Reproductive justice is a comprehensive term that includes a woman’s right to be healthy, both physically and emotionally, the right to make decisions about her body, and the ability to have economic resources (like health coverage) to plan families.
More than 350,000 women die each year during pregnancy or childbirth. That’s one woman every 90 seconds.
A small yet influential group in the U.S. is fighting to deny women basic reproductive care through birth control pills. This once-universal right to prevent pregnancy is now under attack and with support from state legislatures.
In Western Europe, even though the UK is ranked second highest for contraception use, it remains one of the highest for teenage pregnancies and abortion rates.
In sub-Saharan Africa, teenage girls ages 15-19 account for 25 percent of unsafe abortions.
The Irish law remains that women are only permitted to an abortion if their life is in danger due to the pregnancy. In 2005, 3 women challenged that law after being forced to travel abroad for an abortion.
In America, about half of women will have an unintended pregnancy by age 45. Nearly one-third of these pregnancies will be aborted.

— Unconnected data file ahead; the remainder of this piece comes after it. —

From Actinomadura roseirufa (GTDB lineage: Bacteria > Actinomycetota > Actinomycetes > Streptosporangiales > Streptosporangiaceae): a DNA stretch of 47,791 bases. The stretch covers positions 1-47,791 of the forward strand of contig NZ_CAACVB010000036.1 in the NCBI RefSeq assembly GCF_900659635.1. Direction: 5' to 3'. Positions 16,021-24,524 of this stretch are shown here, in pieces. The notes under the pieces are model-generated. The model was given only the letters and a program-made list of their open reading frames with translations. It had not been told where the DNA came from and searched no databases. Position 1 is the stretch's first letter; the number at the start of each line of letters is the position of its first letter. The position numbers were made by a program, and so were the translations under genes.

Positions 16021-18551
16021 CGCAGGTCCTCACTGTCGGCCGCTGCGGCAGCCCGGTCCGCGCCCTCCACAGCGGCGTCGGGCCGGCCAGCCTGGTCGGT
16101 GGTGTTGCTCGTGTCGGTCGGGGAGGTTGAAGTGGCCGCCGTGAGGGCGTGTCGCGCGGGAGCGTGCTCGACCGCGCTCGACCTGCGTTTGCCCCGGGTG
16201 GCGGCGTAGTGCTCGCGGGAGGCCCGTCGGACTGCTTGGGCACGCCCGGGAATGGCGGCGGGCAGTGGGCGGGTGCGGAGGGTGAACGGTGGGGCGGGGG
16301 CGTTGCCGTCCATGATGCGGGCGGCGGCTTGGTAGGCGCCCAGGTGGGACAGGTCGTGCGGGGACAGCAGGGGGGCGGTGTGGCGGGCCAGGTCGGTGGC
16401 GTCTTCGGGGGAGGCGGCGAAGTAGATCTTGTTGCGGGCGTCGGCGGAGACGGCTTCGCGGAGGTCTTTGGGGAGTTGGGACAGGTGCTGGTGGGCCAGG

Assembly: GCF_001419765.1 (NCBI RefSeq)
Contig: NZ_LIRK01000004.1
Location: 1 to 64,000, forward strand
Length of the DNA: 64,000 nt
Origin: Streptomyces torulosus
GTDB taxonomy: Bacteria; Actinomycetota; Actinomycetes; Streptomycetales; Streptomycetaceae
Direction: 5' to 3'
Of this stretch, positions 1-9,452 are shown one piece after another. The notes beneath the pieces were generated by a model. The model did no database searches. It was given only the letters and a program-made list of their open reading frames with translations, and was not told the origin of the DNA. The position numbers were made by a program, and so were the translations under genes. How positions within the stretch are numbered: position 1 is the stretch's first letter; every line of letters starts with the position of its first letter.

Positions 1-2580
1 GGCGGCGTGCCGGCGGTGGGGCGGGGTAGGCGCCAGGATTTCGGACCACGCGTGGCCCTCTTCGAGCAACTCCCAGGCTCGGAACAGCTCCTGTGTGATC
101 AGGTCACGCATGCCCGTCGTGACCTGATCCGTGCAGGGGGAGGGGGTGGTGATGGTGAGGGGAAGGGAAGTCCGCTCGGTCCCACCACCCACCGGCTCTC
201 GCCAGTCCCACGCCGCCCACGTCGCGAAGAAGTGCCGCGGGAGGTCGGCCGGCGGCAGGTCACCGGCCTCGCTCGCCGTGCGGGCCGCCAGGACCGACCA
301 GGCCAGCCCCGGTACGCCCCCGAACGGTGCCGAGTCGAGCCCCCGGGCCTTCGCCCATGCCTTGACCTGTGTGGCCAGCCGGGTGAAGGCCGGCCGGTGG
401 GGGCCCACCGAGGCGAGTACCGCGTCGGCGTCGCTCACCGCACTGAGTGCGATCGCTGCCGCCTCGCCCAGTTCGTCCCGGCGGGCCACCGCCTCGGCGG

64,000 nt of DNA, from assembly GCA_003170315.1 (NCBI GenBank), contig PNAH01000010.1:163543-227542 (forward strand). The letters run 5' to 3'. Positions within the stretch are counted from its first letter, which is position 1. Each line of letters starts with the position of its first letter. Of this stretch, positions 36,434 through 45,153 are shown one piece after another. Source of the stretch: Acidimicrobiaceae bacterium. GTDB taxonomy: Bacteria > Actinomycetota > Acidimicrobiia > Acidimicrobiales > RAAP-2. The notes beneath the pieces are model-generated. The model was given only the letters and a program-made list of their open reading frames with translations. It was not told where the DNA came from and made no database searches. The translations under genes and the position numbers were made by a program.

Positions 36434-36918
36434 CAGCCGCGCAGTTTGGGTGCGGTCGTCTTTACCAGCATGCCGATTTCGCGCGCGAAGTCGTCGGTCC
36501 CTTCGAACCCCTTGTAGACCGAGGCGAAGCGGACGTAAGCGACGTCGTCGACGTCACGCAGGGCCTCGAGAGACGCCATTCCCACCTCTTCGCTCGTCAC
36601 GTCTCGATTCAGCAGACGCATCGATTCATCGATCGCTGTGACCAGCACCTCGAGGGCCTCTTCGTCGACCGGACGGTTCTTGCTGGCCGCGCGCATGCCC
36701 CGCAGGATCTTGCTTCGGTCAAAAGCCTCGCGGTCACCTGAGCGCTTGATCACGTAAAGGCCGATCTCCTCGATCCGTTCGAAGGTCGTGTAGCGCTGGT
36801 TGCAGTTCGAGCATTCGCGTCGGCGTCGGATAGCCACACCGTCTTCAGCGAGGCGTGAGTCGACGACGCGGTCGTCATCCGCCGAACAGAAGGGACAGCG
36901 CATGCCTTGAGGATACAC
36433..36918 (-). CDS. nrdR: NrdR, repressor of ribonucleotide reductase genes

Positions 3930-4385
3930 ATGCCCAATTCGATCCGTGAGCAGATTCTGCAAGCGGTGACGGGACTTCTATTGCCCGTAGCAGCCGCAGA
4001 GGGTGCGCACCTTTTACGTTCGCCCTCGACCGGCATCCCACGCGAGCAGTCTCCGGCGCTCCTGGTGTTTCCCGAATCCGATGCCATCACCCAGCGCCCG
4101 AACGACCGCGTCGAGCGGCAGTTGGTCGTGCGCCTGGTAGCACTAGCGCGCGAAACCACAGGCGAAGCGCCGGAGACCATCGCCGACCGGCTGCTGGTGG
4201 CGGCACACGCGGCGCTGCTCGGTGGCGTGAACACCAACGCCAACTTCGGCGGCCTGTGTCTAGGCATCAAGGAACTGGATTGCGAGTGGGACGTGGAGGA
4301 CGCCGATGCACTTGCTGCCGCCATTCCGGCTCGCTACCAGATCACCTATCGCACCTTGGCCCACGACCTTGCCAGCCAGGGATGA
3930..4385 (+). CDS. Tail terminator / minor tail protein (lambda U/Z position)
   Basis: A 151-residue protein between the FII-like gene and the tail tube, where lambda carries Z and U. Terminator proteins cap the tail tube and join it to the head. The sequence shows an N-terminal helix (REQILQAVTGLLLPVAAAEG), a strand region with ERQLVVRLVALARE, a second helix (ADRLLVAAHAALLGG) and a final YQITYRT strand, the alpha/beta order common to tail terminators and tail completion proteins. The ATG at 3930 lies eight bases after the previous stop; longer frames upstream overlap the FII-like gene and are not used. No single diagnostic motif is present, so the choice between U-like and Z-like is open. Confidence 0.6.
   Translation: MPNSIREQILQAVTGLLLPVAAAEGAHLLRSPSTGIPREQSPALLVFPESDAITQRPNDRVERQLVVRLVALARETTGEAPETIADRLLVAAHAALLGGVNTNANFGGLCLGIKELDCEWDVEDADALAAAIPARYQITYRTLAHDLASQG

During 2012 the U.S. placed 43 abortion restrictions in 19 states.
Adolescent girls and women in disadvantaged groups are more frequently affected by reproductive inequality, lacking proper health information and services to prevent unintended pregnancy.
A large majority of adolescents and young people lack access to proper sexual and reproductive health services (including education) to maintain a healthy life.
More than 60 percent of adolescents in sub-Saharan Africa were unaware of how to prevent pregnancy and more than 33 percent could not identify a source for contraceptives.